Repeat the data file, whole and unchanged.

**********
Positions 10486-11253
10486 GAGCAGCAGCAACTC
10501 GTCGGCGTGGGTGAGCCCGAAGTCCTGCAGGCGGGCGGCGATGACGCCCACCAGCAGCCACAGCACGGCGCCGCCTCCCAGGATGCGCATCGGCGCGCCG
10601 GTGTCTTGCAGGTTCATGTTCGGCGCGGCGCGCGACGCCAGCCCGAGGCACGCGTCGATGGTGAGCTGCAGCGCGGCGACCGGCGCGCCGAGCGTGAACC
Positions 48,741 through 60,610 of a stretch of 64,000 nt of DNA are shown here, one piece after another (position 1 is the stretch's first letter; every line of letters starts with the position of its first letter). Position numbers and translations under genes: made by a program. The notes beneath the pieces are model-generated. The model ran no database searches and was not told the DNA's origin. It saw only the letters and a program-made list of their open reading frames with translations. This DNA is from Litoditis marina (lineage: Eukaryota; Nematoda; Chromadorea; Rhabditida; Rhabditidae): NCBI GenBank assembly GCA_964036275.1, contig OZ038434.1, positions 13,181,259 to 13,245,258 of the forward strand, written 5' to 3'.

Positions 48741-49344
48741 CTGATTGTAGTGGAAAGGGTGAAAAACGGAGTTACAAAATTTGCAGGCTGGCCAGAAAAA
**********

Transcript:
Positions 10486-11253
10486 GAGCAGCAGCAACTC
10501 GTCGGCGTGGGTGAGCCCGAAGTCCTGCAGGCGGGCGGCGATGACGCCCACCAGCAGCCACAGCACGGCGCCGCCTCCCAGGATGCGCATCGGCGCGCCG
10601 GTGTCTTGCAGGTTCATGTTCGGCGCGGCGCGCGACGCCAGCCCGAGGCACGCGTCGATGGTGAGCTGCAGCGCGGCGACCGGCGCGCCGAGCGTGAACC
Positions 48,741 through 60,610 of a stretch of 64,000 nt of DNA are shown here, one piece after another (position 1 is the stretch's first letter; every line of letters starts with the position of its first letter). Position numbers and translations under genes: made by a program. The notes beneath the pieces are model-generated. The model ran no database searches and was not told the DNA's origin. It saw only the letters and a program-made list of their open reading frames with translations. This DNA is from Litoditis marina (lineage: Eukaryota; Nematoda; Chromadorea; Rhabditida; Rhabditidae): NCBI GenBank assembly GCA_964036275.1, contig OZ038434.1, positions 13,181,259 to 13,245,258 of the forward strand, written 5' to 3'.

Positions 48741-49344
48741 CTGATTGTAGTGGAAAGGGTGAAAAACGGAGTTACAAAATTTGCAGGCTGGCCAGAAAAA